THE ROLE OF ATTENTION BIAS AND BEHAVIORAL INHIBITION IN PREDICTING CHILDREN’S SOCIAL ANXIETY

Open Access
Author:
Shub, Sydni
Area of Honors:
Biobehavioral Health
Degree:
Bachelor of Science
Document Type:
Thesis
Thesis Supervisors:
  • Koraly Elisa Perez-Edgar, Thesis Supervisor
  • Lori Anne Francis, Honors Advisor
Keywords:
  • Behavioral Inhibition
  • BI
  • Social Anxiety
  • Attention Bias
  • Validity Effect
  • Posner Task
  • ERP component
  • N1
  • N2
  • P2
  • P3
  • Anxiety
Abstract:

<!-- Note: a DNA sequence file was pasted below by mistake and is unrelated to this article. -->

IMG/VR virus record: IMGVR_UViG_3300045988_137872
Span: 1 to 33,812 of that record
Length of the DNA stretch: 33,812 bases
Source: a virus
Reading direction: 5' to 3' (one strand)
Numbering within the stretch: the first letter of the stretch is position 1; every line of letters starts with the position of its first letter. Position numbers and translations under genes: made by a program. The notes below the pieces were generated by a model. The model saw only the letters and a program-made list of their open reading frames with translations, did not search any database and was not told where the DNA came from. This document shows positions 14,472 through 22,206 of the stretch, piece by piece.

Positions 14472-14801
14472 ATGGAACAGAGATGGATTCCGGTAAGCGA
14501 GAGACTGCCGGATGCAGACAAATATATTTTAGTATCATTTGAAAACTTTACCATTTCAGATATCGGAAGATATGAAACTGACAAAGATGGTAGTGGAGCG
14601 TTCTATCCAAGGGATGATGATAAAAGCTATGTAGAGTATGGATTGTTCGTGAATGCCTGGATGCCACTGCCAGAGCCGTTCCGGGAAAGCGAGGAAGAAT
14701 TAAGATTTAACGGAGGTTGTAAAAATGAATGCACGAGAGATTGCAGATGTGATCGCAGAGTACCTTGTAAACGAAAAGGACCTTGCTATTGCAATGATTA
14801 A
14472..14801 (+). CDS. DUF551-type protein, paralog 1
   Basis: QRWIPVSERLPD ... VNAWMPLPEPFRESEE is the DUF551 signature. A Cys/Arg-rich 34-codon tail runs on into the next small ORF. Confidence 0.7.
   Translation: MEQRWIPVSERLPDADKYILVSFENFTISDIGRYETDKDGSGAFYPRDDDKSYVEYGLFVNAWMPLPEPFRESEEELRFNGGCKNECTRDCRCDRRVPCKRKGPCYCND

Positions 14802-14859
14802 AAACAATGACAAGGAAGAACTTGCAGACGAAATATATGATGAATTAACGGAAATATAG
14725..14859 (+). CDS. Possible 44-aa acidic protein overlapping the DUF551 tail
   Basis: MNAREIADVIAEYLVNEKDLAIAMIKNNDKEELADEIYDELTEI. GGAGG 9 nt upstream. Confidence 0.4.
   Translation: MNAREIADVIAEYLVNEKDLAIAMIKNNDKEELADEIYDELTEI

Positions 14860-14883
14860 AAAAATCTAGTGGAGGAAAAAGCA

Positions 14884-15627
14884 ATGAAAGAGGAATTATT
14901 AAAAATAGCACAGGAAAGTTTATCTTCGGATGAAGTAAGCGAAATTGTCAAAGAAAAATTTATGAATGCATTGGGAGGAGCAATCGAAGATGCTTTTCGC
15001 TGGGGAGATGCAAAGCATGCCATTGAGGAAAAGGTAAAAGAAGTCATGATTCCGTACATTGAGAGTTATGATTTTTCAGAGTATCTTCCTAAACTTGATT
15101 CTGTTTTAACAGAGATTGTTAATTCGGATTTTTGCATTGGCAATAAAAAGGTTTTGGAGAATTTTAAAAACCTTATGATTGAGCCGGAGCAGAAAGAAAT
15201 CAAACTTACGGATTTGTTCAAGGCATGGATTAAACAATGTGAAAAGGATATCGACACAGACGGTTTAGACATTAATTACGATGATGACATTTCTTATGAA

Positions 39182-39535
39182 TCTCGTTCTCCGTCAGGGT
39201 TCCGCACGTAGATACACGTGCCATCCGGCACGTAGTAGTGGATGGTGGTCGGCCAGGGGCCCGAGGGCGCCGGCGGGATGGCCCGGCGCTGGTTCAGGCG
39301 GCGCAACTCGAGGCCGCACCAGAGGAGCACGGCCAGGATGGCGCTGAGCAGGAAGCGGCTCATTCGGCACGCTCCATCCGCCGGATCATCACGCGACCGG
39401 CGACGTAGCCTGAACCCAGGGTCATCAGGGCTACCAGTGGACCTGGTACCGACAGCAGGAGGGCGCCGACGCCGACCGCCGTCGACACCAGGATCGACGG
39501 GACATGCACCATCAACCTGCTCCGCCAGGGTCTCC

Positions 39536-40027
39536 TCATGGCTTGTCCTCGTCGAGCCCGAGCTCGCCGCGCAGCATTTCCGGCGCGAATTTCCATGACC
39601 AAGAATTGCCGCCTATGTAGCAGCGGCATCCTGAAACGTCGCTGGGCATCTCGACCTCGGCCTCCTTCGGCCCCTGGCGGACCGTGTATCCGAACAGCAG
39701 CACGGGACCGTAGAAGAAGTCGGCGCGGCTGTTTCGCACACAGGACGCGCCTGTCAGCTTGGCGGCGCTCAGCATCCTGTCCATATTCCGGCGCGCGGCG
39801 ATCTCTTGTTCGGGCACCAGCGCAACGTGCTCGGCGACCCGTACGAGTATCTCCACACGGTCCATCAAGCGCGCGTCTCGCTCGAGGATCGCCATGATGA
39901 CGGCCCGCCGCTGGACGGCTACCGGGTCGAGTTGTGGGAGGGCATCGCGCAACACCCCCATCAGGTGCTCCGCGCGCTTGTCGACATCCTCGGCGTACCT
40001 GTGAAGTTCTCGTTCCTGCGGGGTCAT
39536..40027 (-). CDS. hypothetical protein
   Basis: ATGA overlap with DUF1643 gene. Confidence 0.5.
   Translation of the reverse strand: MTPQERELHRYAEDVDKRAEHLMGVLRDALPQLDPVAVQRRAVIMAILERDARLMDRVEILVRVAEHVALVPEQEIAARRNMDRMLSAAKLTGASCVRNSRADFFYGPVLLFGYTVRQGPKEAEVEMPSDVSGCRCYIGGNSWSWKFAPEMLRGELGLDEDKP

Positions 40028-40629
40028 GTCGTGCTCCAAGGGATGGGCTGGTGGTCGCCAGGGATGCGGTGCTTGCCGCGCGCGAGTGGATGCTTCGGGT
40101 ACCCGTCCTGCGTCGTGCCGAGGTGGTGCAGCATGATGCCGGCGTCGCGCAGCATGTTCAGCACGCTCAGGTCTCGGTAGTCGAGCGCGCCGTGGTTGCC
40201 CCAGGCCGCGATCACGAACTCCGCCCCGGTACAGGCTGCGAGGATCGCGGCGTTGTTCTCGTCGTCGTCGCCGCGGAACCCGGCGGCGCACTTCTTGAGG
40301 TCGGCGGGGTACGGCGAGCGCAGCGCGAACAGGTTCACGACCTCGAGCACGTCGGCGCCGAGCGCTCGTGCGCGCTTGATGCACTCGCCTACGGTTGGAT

Behavioral inhibition (BI) in children is a temperament trait commonly linked with social anxiety and attention bias to threat. Many studies in the past have critically investigated the intricate processes which link these elements together. One way to study the relation between BI, attention bias, and social anxiety in particular, is through ERP data. In this study, children ages 9-12 were presented with neutral and facial stimuli followed by a target in either the same location or the opposite location of the face stimulus as part of an affective Posner task. ERP components, specifically N1, N2, P2, and P3, were tracked in order to determine possible differences in temperament, electrophysiological markers, and salience sensitivity between BI and non-BI children. Results indicated a larger validity effected among BI children indicating difficulty in shifting attention. N1 and N2 amplitudes were associated with orientating attention and attention control, respectively. The validity effect by N2 interaction found that augmented N2 amplitudes demonstrated stronger relations between the validity effect and social anxiety impacted by an inability to defer attention away from threatening facial stimuli. P3 amplitudes were linked to resource allocation and certainty of the presented task such that smaller P3 amplitudes indicated greater BI and greater social anxiety. The findings suggest that changes in EEG amplitudes reflect the processes supporting the link between BI, attention bias, and social anxiety.